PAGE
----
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English peasantry of the 14th to 18th centuries who carried on the independent cultivation of lands that were their traditional hereditary possessions.
The term “yeoman” is a fairly ambiguous one. Originally thecore of the yeomanry consisted of the peasant freeholders onmedieval manors. However, with the breakdown of the manorialsystem, the majority of former serfs, whose de facto positioncame to resemble closely that of the freeholders, swelled theranks of the yeomen. With the continuing development of com-modity-monetary relations, however, the unity of the yeomanryas a group began to erode, tending toward a polarization into awell-to-do upper stratum and a mass of rural poor. Nonetheless, the yeomanry continued to represent the basic mass of Englishpeasantry until the middle of the 17th century. During the En-glish bourgeois revolution of the 17th century, they and theplebeian elements in the cities played a decisive role in the liqui-dation of the feudal absolutist regime, although they themselveswere deprived of the fruits of victory. The further developmentof capitalist relations in the century after the revolution led tothe almost total disappearance of the group from the historicalarena.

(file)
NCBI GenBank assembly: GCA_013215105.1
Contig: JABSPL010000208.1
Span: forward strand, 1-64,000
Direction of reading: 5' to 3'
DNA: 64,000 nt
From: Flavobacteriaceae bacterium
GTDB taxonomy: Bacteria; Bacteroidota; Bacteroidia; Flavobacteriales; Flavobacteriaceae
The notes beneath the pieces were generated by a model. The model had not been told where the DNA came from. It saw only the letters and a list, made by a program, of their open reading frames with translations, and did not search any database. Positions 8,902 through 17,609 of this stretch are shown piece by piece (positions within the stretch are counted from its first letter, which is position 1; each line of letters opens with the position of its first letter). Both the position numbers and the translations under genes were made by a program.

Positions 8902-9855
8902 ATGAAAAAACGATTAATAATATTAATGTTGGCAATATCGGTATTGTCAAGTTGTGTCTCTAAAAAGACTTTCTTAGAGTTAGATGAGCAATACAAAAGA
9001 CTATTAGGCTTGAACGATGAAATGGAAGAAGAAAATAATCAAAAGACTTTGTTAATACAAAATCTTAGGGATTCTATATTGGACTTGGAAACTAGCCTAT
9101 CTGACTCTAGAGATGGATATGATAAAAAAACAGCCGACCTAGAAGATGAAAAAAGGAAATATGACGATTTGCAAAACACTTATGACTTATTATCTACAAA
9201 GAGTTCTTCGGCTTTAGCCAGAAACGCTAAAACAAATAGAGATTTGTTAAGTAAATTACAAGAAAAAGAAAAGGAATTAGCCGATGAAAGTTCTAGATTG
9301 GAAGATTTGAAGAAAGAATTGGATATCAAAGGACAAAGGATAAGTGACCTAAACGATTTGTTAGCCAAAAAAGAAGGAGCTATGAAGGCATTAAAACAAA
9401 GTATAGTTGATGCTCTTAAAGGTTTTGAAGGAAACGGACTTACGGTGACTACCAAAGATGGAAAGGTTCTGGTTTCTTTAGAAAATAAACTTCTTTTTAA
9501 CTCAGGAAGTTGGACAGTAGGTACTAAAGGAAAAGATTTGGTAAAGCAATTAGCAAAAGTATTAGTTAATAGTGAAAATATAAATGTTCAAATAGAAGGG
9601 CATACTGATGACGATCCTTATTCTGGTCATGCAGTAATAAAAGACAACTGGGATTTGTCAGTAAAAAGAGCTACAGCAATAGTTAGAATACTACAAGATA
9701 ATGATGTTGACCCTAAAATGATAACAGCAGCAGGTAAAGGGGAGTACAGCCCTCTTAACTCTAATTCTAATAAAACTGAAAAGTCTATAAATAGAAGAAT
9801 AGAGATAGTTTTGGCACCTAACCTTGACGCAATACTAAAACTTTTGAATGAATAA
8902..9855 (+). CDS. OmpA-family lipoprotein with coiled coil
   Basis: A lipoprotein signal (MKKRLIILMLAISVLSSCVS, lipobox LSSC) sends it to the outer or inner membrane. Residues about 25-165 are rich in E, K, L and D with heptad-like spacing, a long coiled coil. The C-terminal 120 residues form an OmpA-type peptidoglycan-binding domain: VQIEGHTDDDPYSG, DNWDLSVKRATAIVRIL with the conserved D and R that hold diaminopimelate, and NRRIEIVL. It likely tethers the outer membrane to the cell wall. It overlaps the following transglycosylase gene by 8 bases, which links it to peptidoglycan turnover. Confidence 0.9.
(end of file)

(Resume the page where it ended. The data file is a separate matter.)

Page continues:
M. A. BARG